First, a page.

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Faulkner and Psychology

Faulkner and Psychology( )
Author: Faulkner, William
Editor: Abadie, Ann J.
Kartiganer, Donald M.
Series title:Faulkner and Yoknapatawpha Ser.
ISBN:978-0-87805-742-9
Publication Date:Oct 1994
Publisher:University Press of Mississippi
Book Format:Hardback
List Price:USD $50.00
Book Description:

Works by the Nobel Prize author as seen in psychological perspectives. Papers from the Faulkner Conference held in 1991 at the University of Mississippi

Book Details
Pages:344
Detailed Subjects: Literary Criticism / American / General
Literary Criticism / Subjects & Themes / General
Physical Dimensions (W X L X H):6.32 x 9.33 x 1.32 Inches
Book Weight:1.69 Pounds
Author Biography
Faulkner, William (Author)
Born in an old Mississippi family, William Faulkner made his home in Oxford, seat of the University of Mississippi. After the fifth grade he went to school only off and on-lived, read, and wrote much as he pleased. In 1918, refusing to enlist with the "Yankees," he joined the Canadian Air Force, and was transferred to the British Royal Air Force. After the war he studied a little at the University, did house painting, worked as a night superintendent at a power plant, went to New Orleans and became a friend of Sherwood Anderson, then to Europe and back home to Oxford. By this time he had written two novels.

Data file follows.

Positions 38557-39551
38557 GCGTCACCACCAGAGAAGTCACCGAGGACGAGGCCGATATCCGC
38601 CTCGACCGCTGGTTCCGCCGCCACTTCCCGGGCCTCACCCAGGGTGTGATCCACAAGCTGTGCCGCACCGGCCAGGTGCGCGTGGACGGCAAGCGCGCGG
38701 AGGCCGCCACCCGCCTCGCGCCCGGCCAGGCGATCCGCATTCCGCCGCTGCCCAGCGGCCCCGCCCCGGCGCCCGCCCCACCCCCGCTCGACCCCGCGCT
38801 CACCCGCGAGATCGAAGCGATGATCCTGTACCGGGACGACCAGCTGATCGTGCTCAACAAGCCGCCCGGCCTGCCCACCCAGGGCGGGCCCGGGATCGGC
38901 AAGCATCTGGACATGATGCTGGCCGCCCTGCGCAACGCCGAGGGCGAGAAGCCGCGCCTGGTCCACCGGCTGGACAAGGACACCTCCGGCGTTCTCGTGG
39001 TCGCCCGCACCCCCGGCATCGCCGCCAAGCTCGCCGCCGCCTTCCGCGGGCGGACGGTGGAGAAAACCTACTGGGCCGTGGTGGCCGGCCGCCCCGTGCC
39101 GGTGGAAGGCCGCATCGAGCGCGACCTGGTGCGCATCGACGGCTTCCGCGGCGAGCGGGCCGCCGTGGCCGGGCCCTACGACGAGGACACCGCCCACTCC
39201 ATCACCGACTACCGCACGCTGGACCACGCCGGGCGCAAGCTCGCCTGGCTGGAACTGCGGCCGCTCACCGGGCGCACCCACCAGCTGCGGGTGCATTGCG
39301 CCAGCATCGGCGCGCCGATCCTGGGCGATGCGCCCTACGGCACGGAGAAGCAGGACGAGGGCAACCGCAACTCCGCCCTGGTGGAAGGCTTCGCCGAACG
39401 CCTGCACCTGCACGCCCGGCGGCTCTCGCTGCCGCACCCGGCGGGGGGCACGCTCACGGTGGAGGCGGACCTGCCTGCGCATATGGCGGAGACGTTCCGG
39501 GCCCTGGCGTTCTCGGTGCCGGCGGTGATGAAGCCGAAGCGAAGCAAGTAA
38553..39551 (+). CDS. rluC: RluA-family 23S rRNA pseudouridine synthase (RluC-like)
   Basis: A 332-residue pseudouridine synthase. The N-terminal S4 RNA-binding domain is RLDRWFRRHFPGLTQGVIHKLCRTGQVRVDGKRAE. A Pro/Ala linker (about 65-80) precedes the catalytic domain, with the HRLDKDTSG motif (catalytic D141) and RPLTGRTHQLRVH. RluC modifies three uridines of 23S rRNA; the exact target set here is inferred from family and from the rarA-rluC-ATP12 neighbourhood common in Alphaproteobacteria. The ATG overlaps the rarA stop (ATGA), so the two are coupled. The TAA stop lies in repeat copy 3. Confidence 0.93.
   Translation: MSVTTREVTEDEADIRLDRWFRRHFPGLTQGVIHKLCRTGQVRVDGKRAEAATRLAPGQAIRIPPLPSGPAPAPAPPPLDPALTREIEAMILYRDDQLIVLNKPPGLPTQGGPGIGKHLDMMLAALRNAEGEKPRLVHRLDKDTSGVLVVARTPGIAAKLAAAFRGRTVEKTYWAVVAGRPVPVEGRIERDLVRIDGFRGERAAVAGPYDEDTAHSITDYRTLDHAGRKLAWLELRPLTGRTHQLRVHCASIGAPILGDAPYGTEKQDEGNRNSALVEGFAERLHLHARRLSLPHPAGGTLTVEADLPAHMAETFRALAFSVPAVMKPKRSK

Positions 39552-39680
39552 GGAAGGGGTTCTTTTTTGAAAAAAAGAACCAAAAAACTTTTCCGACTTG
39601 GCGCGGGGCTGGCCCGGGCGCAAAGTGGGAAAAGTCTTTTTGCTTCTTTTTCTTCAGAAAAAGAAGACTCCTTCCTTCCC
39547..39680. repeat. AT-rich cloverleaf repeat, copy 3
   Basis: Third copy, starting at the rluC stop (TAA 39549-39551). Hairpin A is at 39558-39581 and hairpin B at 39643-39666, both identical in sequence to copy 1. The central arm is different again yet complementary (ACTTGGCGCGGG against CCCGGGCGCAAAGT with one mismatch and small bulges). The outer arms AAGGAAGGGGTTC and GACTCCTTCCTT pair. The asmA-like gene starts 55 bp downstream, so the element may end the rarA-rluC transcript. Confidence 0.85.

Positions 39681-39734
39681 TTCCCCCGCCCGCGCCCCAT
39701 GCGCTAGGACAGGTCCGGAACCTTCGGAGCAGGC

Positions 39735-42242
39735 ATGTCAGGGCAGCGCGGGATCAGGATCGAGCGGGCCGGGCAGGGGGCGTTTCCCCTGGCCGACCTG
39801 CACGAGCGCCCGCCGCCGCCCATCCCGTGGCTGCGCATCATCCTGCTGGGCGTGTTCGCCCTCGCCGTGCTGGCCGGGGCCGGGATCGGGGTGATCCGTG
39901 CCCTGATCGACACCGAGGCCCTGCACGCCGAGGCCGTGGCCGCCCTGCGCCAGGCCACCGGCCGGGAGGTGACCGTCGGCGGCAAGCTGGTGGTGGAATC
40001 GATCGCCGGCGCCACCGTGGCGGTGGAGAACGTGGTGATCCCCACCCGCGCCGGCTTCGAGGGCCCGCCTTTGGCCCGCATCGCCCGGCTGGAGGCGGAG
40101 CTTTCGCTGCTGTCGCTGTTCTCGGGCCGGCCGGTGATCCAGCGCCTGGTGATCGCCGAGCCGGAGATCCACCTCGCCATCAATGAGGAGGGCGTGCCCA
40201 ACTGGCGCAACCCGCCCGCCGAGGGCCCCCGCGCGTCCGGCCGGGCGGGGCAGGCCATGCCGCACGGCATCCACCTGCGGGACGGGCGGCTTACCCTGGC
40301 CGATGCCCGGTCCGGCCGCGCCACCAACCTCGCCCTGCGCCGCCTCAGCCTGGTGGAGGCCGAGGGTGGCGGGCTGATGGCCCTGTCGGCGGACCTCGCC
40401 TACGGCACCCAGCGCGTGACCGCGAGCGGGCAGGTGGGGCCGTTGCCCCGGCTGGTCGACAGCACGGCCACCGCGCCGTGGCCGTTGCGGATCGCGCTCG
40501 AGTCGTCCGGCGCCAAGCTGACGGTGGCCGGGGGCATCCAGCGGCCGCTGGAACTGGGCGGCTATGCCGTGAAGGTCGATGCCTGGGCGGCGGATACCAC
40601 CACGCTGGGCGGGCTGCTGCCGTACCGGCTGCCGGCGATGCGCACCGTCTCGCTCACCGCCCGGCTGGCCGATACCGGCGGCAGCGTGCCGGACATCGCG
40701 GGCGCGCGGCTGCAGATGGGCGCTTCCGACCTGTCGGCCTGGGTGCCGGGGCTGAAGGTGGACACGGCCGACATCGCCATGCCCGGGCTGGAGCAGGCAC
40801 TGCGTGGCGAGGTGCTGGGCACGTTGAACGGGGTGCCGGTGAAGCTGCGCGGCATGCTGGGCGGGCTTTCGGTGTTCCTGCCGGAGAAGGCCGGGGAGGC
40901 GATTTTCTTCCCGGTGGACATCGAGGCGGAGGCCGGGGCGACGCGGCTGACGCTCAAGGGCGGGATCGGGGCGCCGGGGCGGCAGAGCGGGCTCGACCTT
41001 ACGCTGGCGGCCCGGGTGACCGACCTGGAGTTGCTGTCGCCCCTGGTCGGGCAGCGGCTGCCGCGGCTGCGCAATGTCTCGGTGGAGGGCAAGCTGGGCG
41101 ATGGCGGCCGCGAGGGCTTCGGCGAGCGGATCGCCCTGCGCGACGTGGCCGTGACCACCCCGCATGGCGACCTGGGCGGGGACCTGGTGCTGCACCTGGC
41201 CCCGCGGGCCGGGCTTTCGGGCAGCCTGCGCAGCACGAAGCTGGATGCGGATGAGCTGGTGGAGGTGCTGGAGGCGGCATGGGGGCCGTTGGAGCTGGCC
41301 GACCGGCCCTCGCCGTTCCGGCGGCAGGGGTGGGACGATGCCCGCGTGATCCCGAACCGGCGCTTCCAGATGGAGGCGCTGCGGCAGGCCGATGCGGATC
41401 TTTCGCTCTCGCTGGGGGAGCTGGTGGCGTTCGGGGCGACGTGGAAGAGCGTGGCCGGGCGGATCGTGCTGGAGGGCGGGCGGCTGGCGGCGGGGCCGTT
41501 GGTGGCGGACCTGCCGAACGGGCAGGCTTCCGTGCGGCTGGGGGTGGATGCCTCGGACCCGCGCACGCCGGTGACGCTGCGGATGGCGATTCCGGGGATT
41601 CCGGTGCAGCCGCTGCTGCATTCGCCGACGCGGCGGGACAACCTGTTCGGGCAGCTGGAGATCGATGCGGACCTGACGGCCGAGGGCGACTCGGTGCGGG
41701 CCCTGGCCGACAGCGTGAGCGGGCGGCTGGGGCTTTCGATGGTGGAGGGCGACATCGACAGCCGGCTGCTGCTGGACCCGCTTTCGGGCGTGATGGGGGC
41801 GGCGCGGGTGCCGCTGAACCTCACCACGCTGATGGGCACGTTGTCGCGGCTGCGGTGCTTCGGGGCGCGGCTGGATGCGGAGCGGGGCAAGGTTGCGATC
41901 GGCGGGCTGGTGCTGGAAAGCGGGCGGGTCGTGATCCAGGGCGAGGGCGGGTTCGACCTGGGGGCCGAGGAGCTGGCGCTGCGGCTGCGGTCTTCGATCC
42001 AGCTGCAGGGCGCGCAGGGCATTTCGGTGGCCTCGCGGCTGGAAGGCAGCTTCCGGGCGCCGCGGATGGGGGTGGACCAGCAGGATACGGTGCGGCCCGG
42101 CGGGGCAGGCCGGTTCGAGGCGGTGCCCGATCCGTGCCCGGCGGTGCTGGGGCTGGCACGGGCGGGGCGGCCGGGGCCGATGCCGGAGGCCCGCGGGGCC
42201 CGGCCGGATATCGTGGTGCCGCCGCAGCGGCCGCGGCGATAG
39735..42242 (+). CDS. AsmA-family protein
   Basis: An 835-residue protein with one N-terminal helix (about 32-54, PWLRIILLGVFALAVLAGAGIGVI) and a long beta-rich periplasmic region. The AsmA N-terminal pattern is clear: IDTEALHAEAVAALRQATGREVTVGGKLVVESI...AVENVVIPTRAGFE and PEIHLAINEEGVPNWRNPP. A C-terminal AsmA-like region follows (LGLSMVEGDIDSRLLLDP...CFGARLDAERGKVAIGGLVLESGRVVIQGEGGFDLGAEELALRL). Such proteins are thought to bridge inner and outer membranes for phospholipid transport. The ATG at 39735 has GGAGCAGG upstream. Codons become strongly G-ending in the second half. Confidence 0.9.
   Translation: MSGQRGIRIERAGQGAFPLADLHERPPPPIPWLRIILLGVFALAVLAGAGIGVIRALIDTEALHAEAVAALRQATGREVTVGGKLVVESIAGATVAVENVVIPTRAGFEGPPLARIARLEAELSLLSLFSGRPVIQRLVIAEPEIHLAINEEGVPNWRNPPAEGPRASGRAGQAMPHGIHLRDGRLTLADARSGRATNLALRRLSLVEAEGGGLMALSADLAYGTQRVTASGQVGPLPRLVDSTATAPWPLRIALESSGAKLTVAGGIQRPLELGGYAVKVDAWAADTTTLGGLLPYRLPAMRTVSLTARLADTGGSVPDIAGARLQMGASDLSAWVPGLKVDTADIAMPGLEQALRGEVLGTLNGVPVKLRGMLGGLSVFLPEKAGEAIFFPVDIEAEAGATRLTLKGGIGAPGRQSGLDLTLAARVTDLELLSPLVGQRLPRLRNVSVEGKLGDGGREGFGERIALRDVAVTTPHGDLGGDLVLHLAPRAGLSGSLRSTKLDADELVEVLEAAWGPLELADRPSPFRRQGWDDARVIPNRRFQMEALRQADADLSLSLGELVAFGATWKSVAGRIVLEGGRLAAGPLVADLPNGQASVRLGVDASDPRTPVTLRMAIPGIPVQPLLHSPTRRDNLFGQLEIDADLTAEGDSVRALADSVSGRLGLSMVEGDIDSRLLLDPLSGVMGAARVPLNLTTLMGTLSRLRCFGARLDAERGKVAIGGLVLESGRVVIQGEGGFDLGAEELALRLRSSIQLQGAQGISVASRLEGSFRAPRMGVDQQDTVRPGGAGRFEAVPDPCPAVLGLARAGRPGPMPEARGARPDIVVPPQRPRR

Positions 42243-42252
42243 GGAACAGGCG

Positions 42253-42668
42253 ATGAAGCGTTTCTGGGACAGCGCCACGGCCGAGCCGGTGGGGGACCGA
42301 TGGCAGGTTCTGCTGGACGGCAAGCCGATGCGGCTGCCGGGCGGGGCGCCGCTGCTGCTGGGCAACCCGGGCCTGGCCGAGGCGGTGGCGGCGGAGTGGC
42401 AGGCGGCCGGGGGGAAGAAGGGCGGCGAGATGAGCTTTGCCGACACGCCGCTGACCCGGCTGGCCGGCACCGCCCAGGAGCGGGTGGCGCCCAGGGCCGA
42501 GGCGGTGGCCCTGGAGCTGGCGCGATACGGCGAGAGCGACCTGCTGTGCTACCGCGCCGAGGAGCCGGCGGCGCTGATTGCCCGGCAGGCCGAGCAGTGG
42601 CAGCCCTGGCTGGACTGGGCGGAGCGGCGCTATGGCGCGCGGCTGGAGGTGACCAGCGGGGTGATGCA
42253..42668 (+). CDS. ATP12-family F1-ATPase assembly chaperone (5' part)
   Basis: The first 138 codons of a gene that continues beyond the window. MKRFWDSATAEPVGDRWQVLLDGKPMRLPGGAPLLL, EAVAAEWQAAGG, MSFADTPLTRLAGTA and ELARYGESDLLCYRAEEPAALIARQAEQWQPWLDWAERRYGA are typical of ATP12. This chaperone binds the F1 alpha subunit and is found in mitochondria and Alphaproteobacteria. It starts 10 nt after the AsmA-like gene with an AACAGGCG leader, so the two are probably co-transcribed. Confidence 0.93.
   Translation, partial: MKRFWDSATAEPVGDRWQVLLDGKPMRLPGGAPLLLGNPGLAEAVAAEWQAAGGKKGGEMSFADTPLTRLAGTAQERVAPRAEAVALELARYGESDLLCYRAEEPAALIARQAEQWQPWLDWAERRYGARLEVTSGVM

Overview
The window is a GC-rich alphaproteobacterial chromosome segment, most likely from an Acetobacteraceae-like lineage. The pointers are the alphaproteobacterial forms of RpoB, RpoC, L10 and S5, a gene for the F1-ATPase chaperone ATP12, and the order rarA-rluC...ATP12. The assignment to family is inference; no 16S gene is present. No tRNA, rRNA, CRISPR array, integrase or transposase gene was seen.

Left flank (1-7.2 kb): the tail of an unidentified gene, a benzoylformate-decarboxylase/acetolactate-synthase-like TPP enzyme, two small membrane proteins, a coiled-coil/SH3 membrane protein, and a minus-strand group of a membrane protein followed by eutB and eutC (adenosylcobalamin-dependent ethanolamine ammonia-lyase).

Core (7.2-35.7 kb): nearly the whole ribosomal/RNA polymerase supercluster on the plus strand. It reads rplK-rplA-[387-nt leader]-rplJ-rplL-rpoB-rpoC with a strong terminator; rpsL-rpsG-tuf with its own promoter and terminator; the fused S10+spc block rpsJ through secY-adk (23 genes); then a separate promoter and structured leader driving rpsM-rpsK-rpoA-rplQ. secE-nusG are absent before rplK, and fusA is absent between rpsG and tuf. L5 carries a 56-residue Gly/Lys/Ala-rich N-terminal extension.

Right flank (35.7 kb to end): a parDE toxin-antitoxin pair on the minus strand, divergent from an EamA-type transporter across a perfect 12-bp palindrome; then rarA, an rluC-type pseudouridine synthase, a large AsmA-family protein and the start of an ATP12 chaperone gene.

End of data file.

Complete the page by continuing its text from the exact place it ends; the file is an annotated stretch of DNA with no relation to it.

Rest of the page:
The Sound and the Fury followed in 1929. Financial success came with Sanctuary in 1931, which he assisted in filming. Faulkner 's novels are intense in their character portrayals of disintegrating Southern aristocrats, poor whites, and African Americans. A complex stream-of-consciousness rhetoric often involves Faulkner in lengthy sentences of anguished power. Most of his tales are set in the mythical Yoknapatawpha County, Mississippi, and are characterized by the use of many recurring characters from families of different social levels spanning more than a century. His best subjects are the old, dying South and the newer materialistic South.

As I Lay Dying (1930), is a grotesquely tragicomic story about a family of poor southern whites. With Absalom, Absalom! (1936); the difficult parts of his famous short novel "The Bear" (published in Go Down, Moses, 1942); and the allegorical A Fable (1954), a non-Yoknapatawpha novel set in France during World War I; Faulkner returned to an innovative and difficult style that most readers have trouble with. Yet, interspersed among such works are collections of easily read stories originally published in popular magazines. There seems to be a growing sentiment among critics that the Snopes trilogy-The Hamlet (1940), The Town (1957), and The Mansion (1959)-for the most part an example of Faulkner's "moderate" style,



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